Pop quiz: In 2016, who led the majors in holds with 40, 10 more than his closest competitor? Of course, we wouldn't be asking if it wasn't Addison Reed. Acquired by the Mets from the Diamondbacks at the 2015 trade deadline, Reed picked up where he left off the previous year, turning into one of the best setup relievers in the league. Central to his success was the return of a double-digit strikeout rate in tandem with the lowest walk rate of his career. His velocity has been remarkably consistent the last four seasons, but his control improved markedly after altering his mechanics while with Arizona. Reed features a deceptive four-seam fastball, mixing in a slider a quarter of the time to induce grounders. Mets closer Jeurys Familia, who led the majors in saves last year, is expected to face discipline for his offseason domestic assault charges that were eventually dropped. If that winds up being a suspension, Reed could see at least a few weeks of save opportunities, which makes him one of the best setup stashes on draft day. Even if he remains in setup work, Reed's strikeouts would prove useful in many deep leagues that don't count holds.
Reed gave up one hit and struck out one in a shutout inning of relief during Saturday's Grapefruit League game against the Cardinals. His spring ERA remains a bloated 10.13, but Reed has thrown three scoreless innings with a 5:0 K:BB since he corrected a flaw in his mechanics last weekend. In fact, all 20 pitches he's delivered in those three outings have been strikes. The 28-year-old is still expected to close for the Mets early in the season while Jeurys Familia serves a suspension, and Reed's ugly spring numbers could create an opportunity to land him at a bargain price.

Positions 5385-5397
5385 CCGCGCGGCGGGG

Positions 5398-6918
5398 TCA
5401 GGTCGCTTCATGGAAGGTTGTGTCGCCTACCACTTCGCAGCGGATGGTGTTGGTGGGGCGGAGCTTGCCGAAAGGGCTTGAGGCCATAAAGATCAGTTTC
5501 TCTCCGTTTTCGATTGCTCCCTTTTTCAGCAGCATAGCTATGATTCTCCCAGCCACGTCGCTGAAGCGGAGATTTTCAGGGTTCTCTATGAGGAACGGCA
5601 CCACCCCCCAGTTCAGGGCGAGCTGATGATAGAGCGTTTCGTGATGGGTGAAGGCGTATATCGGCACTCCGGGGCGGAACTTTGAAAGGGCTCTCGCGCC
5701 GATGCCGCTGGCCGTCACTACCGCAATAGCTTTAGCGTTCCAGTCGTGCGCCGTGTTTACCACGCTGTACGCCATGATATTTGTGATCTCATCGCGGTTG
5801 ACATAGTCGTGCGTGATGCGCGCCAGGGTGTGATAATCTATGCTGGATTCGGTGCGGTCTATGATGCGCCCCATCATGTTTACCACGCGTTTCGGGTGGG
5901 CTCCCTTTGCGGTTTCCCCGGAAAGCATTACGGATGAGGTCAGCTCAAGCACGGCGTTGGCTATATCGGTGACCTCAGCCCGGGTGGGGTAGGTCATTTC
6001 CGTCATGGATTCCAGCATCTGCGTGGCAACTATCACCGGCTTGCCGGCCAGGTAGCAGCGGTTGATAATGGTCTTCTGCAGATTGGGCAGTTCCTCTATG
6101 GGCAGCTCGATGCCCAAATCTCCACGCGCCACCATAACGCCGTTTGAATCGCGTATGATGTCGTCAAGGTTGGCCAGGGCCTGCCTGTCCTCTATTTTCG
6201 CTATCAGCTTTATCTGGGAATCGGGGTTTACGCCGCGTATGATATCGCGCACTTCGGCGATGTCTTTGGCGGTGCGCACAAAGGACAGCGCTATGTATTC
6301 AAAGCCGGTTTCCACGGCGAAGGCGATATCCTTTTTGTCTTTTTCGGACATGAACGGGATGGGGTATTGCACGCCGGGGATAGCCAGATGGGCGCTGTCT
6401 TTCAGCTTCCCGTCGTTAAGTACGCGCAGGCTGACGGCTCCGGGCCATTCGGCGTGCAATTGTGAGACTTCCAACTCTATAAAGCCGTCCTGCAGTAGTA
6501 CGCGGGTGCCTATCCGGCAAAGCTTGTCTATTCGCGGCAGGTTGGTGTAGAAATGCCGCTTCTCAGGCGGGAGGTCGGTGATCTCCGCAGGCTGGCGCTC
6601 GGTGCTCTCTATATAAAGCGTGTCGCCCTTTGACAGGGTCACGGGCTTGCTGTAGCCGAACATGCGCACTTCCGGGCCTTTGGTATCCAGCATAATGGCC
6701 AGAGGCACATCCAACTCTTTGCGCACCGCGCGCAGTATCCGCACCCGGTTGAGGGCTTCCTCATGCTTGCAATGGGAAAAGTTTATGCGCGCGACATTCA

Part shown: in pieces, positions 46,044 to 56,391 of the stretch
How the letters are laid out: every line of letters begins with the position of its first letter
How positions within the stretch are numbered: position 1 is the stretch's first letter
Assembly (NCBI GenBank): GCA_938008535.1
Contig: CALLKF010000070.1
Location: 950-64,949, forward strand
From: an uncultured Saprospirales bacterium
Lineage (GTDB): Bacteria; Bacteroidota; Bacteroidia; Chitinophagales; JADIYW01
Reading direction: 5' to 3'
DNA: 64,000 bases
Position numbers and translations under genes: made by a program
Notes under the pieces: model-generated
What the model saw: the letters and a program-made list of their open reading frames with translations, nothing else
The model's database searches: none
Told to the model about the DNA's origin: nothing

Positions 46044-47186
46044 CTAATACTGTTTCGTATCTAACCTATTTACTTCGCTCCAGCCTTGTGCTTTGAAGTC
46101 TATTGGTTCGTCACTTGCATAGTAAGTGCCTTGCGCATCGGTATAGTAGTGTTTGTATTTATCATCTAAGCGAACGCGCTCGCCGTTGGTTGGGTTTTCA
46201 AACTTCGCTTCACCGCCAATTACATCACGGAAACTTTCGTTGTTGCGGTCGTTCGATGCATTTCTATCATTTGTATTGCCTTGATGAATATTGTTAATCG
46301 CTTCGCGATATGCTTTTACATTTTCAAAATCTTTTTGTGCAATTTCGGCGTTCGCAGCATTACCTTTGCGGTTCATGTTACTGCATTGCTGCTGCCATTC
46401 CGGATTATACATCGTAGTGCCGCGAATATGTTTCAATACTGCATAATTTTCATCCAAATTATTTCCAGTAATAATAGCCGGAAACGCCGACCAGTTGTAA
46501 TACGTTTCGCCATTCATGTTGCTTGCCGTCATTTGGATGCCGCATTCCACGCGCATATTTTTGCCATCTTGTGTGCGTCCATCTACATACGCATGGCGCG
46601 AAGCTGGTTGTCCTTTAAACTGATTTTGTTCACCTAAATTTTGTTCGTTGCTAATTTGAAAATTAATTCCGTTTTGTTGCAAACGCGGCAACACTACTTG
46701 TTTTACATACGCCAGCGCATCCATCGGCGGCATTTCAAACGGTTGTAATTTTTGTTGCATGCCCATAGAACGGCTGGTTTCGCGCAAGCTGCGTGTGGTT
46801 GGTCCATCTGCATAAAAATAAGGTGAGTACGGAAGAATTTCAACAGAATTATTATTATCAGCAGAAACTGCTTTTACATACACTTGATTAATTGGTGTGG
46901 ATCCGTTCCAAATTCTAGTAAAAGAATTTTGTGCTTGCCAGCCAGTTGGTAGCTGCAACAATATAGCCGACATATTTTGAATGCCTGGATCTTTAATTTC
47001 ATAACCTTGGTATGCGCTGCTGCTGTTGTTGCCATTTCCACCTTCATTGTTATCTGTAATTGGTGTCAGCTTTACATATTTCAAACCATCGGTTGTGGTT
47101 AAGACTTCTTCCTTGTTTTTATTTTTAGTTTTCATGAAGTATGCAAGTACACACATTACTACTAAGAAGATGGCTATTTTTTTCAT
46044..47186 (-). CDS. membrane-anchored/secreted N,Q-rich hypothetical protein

Reed cited a delivery flaw as the reason for his struggles in an outing Friday in which he allowed six runs on six hits against Houston, the New York Daily News reports. Early Sunday morning, Reed was working with pitching coach Dan Warthen to stop the problem, which entailed Reed leaking toward first base. According to Warthen, the issue has been fixed. Reed also said he is ready to step into the closer role if needed if MLB suspends Jeurys Familia for his involvement in a domestic violence case in late October.
Reed got hammered for six runs on six hits, including home runs by A.J. Reed and Colin Moran, in two-thirds of an inning during Friday's split-squad game against the Astros. One of his two outs did come via strikeout, but there wasn't much to like about this outing for Reed. He hadn't fared much better in his previous spring appearances either, and he now sports an ugly 16.20 ERA and 2.40 WHIP through five Grapefruit League innings. The Mets will be looking for the 28-year-old to fill in at closer during Jeurys Familia's expected suspension, but if Reed can't turn things around over the next couple of weeks, the team may have to consider some other options for ninth-inning duty in April.
Reed agreed to a one-year, $7.75 million contract with the Mets on Friday, avoiding arbitration, Jon Heyman of FanRag Sports reports. Reed revitalized his career in 2016 after a disappointing tenure in Arizona. He posted a 1.97 ERA, 0.94 WHIP and 10.6 K/9 while leading the majors with 40 holds. Now 28, Reed is locked in as the Mets' top setup man -- he would be the obvious choice to step into the closer role should Jeurys Familia be suspended or get injured.
Reed tossed 1.1 scoreless innings of relief to earn the win Sunday. Reed lowered his ERA to 1.88 on the year with the effort. Save for a blip Monday against the Yankees, Reed has been phenomenal out of the pen for the Mets. He benefitted from some poor baserunning by the Tigers in the eighth inning on Sunday and earned the win thanks to Neil Walker's ninth-inning home run.